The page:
# Errata to "The Mathematics of Logic"

• Page 1, line 3 from bottom: remove the word means. (The fact that edges go downwards does not rule out loops or cycles, at least for some idea of graph but a tree is not allowed to have loops. Note that my definition of tree is not the same as some others you will find, for example in graph theory. In particular my trees are rooted trees, meaning they have a special designated node as root.)
• Page 5, definition 1.5: A tree is a non-empty set $T$ of sequences of finite length such that... (Add the words non-empty and of finite length.)
• Page 8, line 5: does not appear should be appears. (This was an unintentional double negative: a sequence is $x n$-free if it has no subsequence of form $x n$.)
• Page 14, line 6: should read $c ∈ X$. (Upper-case X.)
• Page 15, last line: should read $a n + 1 = x m ∈ X$. (Upper-case X.)
• Page 17, line 8 (first line of proof): ... let $A = ⋃ Y = x ∈ B B ∈ Y$. Then $A ⊇ C$ for ... (Correcting an obvious typo.)
• Page 20, Exercise 2.34. The ring $R$ should be taken to have an element $1$.
• Page 21, proof of Zorn's lemma: in the proof, the function $u ( C )$ needs to return a strict bound of the chain $C$, and the proof originally given that any two chains in $D$ one is an initial segment of the other can be clarified. Replace the second paragraph of this proof with: We first apply the Axiom of Choice. Considering $X$ as a non-empty set, and $P 0$ the set of all non-empty subsets of $X$, by the Axiom of Choice there is a function $f : P 0 → X$ such that $f ( A ) ∈ A$ for all $A ∈ P 0$. Now let $C ⊆ X$ be a chain. By the Zorn property there is some upper bound, $y ∈ X$, for $C$. Since $X$ has no maximum element there is $y ′ ∈ X$ with $y < y ′$. In other words, the set $U C = y ∈ X ∀ x ∈ C x < y$ is non-empty and hence in $P 0$. Thus $f ( U C )$ is a strict upper bound for $C$. Composing functions $C ↦ U C ↦ f ( U C )$ we obtain a function $u$ such that $u ( C )$ is a strict upper bound of $C$ whenever $C ⊆ X$ is a chain.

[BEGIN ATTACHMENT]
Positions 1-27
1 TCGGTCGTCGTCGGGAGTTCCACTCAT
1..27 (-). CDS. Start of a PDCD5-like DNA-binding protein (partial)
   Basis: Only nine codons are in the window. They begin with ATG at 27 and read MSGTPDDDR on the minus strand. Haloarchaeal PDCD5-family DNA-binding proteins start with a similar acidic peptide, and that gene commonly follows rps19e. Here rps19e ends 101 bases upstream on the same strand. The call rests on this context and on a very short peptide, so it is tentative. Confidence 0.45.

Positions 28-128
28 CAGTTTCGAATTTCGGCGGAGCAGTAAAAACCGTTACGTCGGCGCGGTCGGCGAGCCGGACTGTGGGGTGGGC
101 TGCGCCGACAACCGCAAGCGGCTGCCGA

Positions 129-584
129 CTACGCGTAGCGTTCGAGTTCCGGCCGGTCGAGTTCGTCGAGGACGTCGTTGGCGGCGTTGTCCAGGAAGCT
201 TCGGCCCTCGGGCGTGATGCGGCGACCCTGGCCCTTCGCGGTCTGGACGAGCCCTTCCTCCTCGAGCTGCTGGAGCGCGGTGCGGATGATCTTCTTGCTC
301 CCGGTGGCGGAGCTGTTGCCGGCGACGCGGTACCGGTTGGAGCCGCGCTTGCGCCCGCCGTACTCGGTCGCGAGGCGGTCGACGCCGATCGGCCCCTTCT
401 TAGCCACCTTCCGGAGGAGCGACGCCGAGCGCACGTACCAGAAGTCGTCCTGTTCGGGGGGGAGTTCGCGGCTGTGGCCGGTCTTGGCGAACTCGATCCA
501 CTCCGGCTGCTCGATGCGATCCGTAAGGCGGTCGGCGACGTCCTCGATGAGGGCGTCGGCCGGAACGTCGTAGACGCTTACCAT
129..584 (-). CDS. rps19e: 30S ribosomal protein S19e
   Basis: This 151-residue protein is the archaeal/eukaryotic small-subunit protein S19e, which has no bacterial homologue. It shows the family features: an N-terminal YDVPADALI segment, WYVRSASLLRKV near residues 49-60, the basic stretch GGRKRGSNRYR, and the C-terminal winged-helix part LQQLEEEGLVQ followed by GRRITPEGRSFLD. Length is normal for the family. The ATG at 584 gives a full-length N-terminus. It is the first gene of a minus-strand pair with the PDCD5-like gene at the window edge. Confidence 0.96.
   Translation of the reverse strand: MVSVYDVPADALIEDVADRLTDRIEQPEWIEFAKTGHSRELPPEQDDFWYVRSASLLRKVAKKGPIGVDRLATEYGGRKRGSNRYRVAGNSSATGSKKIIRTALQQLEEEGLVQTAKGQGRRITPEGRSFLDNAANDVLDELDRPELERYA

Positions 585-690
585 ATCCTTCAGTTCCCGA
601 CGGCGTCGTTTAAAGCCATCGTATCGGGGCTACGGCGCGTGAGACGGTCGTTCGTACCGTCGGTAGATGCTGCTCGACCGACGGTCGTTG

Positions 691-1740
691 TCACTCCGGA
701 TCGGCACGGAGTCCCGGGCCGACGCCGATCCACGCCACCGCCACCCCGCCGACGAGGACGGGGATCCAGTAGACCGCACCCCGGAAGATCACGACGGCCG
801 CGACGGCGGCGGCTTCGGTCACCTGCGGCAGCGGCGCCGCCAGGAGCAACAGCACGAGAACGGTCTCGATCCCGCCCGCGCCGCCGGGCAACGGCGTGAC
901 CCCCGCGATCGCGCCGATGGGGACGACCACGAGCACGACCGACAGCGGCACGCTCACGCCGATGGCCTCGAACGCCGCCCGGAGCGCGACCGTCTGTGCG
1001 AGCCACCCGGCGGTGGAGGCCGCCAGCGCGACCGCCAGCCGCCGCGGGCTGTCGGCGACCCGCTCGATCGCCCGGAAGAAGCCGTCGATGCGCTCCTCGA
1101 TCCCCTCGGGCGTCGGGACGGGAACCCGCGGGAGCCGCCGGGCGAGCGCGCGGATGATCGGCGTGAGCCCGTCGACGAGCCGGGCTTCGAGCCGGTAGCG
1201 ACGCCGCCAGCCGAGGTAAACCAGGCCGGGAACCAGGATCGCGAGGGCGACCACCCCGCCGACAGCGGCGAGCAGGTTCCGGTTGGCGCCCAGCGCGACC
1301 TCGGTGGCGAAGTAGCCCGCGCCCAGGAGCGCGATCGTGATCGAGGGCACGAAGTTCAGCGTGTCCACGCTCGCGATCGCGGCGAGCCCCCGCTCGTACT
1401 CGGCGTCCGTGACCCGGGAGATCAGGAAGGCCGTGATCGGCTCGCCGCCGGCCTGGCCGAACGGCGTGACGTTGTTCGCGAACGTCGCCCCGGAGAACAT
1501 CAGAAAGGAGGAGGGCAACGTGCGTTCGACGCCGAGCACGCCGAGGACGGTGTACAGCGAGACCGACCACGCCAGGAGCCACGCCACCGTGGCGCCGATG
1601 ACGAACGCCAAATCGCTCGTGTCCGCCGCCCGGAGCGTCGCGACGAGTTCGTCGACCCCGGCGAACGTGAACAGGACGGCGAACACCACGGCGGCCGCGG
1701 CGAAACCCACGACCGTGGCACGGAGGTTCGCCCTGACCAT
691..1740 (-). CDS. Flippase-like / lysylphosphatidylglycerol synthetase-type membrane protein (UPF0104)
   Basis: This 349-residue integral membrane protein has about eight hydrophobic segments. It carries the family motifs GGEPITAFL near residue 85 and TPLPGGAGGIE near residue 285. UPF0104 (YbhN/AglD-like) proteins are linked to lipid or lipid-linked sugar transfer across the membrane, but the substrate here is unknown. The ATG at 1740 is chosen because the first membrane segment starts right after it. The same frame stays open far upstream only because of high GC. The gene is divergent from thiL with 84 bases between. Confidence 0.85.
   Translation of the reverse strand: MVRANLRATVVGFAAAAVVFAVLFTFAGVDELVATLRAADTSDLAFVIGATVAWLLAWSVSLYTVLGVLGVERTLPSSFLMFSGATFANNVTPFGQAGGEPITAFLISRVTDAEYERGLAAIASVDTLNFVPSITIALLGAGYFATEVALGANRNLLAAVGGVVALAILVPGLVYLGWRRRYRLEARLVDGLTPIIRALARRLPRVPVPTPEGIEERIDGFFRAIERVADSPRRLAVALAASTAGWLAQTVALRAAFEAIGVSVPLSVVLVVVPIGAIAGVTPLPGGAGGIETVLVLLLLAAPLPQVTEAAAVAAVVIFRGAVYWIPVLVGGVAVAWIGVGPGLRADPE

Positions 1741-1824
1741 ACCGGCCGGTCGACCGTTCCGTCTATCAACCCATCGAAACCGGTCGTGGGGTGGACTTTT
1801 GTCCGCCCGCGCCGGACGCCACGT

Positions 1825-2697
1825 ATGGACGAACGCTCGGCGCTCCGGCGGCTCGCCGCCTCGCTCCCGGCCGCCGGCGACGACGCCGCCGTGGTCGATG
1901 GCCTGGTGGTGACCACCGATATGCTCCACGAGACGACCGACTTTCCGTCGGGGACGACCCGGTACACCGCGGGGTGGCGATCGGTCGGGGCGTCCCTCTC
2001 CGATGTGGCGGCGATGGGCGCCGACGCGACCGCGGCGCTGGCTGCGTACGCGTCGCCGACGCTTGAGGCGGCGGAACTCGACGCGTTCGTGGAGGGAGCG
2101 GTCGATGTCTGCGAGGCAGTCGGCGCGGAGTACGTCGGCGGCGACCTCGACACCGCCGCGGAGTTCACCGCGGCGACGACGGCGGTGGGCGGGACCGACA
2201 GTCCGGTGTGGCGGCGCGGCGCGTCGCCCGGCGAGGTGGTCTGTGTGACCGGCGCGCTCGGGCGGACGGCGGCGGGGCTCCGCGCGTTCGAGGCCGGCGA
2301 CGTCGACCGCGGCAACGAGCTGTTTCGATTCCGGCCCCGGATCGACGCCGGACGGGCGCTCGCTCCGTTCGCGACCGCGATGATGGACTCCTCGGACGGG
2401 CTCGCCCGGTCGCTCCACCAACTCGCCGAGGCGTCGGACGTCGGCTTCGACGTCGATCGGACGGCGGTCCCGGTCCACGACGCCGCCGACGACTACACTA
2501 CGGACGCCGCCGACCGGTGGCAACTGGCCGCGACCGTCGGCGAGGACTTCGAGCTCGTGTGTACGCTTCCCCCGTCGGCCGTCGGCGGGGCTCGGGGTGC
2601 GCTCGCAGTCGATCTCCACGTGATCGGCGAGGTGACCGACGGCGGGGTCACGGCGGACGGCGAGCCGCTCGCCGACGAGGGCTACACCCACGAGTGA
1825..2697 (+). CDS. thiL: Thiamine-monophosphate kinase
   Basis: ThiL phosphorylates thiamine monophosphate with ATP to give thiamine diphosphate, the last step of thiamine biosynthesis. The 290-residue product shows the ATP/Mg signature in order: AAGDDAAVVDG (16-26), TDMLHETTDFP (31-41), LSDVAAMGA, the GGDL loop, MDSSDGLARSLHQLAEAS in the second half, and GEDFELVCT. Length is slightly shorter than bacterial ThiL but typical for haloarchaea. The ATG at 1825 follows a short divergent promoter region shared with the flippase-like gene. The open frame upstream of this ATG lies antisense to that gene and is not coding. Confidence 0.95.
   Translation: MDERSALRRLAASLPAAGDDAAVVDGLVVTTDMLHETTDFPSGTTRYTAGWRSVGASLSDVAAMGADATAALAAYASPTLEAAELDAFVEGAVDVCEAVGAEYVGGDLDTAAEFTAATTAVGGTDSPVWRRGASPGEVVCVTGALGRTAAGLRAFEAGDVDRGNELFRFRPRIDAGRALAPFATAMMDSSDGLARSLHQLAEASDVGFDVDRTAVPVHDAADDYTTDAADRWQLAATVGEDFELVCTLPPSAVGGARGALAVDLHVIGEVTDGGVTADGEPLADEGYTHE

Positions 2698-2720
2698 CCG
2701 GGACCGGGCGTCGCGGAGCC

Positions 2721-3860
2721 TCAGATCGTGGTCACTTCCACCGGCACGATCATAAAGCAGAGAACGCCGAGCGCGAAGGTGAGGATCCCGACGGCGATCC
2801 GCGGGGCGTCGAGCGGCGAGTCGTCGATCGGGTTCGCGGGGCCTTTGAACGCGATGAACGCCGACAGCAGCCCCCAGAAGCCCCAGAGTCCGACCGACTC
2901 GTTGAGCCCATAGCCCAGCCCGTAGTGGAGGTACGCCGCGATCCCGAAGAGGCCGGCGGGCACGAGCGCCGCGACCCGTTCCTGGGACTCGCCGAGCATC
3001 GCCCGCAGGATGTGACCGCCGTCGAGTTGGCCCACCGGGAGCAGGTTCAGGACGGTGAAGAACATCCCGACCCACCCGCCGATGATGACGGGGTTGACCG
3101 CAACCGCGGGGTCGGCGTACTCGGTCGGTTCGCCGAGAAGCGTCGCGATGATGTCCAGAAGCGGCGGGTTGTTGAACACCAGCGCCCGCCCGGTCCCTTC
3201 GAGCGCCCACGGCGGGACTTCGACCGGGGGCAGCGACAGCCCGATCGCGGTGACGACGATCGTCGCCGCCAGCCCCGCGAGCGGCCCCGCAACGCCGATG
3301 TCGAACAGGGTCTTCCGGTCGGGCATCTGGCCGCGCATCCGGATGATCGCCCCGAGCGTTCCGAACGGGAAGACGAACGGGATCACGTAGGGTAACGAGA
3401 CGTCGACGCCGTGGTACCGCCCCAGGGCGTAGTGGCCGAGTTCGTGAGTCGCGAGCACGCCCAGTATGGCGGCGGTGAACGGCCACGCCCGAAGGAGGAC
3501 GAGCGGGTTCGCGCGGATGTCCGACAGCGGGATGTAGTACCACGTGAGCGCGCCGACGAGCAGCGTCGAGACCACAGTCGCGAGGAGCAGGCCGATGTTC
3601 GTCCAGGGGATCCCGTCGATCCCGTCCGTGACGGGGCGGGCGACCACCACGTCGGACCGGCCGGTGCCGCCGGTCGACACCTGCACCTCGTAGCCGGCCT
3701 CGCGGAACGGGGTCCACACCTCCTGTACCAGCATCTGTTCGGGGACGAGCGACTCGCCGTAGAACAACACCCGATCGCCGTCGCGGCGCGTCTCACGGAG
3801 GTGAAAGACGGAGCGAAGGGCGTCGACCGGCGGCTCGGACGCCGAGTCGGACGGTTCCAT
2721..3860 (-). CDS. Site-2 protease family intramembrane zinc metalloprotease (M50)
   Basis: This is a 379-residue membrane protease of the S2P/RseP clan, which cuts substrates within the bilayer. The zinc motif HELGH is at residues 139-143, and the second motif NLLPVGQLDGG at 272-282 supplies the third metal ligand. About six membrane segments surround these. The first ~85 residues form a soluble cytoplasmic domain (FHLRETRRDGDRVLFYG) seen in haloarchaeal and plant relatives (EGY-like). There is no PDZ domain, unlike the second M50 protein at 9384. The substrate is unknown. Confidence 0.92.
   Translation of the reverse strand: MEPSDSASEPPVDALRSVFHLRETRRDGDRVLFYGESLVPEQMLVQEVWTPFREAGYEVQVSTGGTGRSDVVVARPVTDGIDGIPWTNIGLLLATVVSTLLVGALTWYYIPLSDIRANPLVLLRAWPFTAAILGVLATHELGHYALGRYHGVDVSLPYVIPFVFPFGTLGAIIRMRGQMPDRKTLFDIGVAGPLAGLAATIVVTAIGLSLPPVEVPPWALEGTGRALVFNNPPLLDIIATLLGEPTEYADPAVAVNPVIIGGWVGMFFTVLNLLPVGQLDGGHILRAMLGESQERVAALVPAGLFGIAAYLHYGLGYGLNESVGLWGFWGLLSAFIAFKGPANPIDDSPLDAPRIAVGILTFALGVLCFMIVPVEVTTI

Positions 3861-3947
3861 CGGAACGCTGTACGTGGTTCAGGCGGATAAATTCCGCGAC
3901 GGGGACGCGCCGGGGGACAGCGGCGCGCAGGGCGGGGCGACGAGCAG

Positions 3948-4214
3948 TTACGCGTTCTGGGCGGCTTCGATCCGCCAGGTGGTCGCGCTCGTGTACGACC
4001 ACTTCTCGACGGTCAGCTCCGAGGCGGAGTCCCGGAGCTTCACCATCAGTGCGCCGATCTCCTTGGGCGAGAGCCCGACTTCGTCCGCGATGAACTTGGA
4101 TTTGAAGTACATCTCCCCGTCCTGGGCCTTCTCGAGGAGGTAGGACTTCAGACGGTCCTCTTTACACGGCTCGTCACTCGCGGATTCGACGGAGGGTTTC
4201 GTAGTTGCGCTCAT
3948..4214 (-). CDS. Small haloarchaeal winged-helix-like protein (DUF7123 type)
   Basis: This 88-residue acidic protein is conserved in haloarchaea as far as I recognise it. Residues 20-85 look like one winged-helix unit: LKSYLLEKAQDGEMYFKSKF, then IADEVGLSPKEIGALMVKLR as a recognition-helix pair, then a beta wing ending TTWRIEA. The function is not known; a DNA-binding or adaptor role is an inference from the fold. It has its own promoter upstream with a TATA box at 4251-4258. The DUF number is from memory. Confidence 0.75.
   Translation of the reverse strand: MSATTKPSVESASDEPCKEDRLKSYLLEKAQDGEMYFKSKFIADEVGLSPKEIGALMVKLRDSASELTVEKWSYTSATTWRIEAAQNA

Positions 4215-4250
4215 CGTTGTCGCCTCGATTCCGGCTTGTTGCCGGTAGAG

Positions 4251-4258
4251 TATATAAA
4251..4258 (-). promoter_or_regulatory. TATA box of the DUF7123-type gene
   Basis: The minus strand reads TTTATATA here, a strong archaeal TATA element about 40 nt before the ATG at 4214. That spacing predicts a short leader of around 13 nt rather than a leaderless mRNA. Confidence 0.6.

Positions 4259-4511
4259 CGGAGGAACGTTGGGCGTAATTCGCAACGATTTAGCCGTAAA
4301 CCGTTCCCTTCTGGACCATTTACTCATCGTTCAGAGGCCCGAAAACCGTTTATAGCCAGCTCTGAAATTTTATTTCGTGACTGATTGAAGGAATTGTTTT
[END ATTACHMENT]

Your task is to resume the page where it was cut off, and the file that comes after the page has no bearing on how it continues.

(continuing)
• Page 22, replace the first complete paragraph on page 22 with: Suppose to start with that there is $x ∈ C 1$ which is not in $C 2$. Then there is a least such $x 1 ∈ C 1 ∖ C 2$, and $C 2 ⊇ y ∈ C 1 y < x 1$. If $C 2 = y ∈ C 1 y < x 1$ then $C 2$ is an initial segment of $C 1$ as required, so suppose not. Let $y 1 ∈ C 2$ be least in $C 2 ∖ y ∈ C 1 y < x 1$. Observe that if $y ∈ C 1$ with $y < x 1$ then $y ∈ C 2$, and as $C 2$ is a chain we must have $y < y 1$ since $x 1 > y ⩾ y 1$ is impossible. Thus $y ∈ C 1 y < x 1 = z ∈ C 2 z < y 1$ and it follows that $x 1 = u ( y ∈ C 1 y < x 1 ) = u ( z ∈ C 2 z < y 1 ) = y 1$ contradicting our assumption that $x 1$ is not in $C 2$. So $C 2$ is an initial segment of $C 1$. If there is $x ∈ C 2$ which is not in $C 1$ then a similar argument shows $C 1$ is an initial segment of $C 2$, and if neither of these applies then $C 1 = C 2$.
• Page 59, line 2 of the proof of Proposition 5.17: least such should read greatest such.
• Page 70, line 4 from bottom: add the word prove just before $⊥$.